Q: There’s a definite Springsteen/Pretenders sound to many of the songs, especially “East Coast Girl.”
A: I constantly pay tribute to people with their songs. Good luck writing any song these days without it sounding like some kind of melody someone already wrote - Bowie and the Beatles and the Stones got them all! That song, it's like three different songs that I loved from the '80s, Springsteen and (John) Mellencamp and all of that stuff coming out of 96 Rock back in the day. Bruce is a screamer, I'm a screamer, always have been. You can hear in his songs equal parts Roy Orbison and Van Morrison and in the same way I feel I'm paying it back to him, He's one of the greatest songwriters of our time and one of the best performers, still to this day. I see so many people throw in the towel and make the 'Lion King' record and I don't want to do that. I don't ever want to lose that flame. Do I win originality points with my music? No. But does it have passion and heart? (Heck) yeah.
Q: Tell me about working with Ashley Monroe (on the ballad “Descending”).
A: I love her. We've known each other five years or so; she's one of my favorite people. I produced the Train song 'Bruises' with her and Pat Monahan. I really fell in love with her and her voice and her vibe. We had threatened to do something together for a long time. She was on a flight to Los Angeles and texting from the plane that we should get together to write a song and we were talking about love and relationships and being candid about making it work and in the same sentence she said "We're descending." And I said, 'You mean your relationship?' and she said, 'No, no the plane is descending and I have to turn my phone off.' She texted me when she landed and had written the chorus to the song. It's one of my favorite, organic moments in music, it came from a real place. I'm super proud of it, it sounds like a '70s Bob Seger power ballad. Suzanne Santo from the band Honey Honey is in my band and she'll step in for Ashley's part (live).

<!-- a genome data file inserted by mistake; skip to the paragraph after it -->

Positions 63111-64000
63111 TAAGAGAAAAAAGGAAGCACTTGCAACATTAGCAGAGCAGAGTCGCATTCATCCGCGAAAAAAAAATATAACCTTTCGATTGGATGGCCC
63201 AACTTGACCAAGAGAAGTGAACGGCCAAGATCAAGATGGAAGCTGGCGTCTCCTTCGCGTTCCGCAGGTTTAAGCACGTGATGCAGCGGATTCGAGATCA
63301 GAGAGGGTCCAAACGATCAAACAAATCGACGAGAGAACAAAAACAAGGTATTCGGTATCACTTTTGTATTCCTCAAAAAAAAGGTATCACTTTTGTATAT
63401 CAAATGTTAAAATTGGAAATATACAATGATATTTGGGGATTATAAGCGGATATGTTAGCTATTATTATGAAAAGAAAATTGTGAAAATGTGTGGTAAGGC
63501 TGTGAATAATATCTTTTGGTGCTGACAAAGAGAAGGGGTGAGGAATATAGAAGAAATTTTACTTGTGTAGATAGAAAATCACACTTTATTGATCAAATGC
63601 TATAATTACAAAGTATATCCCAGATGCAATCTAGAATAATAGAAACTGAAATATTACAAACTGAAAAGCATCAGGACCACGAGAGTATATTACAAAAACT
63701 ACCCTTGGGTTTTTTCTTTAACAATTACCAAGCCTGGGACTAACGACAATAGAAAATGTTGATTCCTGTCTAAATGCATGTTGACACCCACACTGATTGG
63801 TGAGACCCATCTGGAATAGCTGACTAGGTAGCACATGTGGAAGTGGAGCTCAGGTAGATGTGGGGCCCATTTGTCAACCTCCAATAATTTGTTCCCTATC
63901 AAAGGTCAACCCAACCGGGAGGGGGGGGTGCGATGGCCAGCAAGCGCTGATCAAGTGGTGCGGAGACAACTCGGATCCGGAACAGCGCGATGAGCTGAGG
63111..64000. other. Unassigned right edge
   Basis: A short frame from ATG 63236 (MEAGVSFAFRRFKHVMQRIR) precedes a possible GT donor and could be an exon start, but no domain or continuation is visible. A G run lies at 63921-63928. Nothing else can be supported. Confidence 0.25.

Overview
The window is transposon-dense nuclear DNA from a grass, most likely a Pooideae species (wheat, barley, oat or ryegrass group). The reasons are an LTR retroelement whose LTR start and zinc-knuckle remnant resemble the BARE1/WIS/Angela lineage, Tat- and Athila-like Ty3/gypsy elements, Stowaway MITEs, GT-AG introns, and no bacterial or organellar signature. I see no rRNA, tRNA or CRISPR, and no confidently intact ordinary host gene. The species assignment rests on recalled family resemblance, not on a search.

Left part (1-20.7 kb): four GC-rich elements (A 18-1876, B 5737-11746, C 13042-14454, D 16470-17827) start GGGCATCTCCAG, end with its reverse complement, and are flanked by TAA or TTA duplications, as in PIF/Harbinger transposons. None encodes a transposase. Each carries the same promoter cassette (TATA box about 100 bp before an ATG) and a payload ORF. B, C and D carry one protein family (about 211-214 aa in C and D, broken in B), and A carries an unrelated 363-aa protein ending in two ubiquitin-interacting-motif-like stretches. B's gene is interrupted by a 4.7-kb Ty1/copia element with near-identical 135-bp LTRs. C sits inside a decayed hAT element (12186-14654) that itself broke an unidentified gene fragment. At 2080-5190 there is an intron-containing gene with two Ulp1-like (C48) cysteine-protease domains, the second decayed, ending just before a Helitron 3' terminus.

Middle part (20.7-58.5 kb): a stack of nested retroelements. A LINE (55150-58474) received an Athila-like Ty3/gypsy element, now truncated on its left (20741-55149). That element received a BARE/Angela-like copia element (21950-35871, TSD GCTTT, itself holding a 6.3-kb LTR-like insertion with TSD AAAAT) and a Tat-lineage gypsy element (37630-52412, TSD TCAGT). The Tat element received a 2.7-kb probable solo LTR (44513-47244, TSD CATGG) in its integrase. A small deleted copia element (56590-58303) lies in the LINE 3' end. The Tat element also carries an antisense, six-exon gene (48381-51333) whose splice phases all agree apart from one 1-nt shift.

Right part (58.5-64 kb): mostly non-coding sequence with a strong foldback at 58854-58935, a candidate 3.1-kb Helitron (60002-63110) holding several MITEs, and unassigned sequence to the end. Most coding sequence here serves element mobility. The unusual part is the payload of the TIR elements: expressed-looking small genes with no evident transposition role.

Q: What do you have planned for the live show?
A: I'm bringing out a great little visual spectacle. We're jamming a lot of arena rock into these clubs and theaters. There's two sides all the time - I'm lucky there are just as many people who want to hear sad (stuff) with an acoustic and when that's over, I want to get out there and have fun and entertain and solo and shred. It's personal therapy.
Q: Do you get back to Georgia often?
A: I try to get back and see my mom and sisters as much as I can. The good thing about splitting time between Nashville and L.A. is that Nashville is only three hours away. But Atlanta will always be my home and Cartersville will always be my home, so it's nice to fly in and have my Southern fix and see my family and friends. Atlanta has the best friends and fans in the world. Still to this day it's my favorite place to play.
With the Wind + the Wave, Suzanne Santo. 8 p.m. Aug. 20. $30. The Tabernacle, 152 Luckie St., Atlanta. 1-800-745-3000,ticketmaster.com.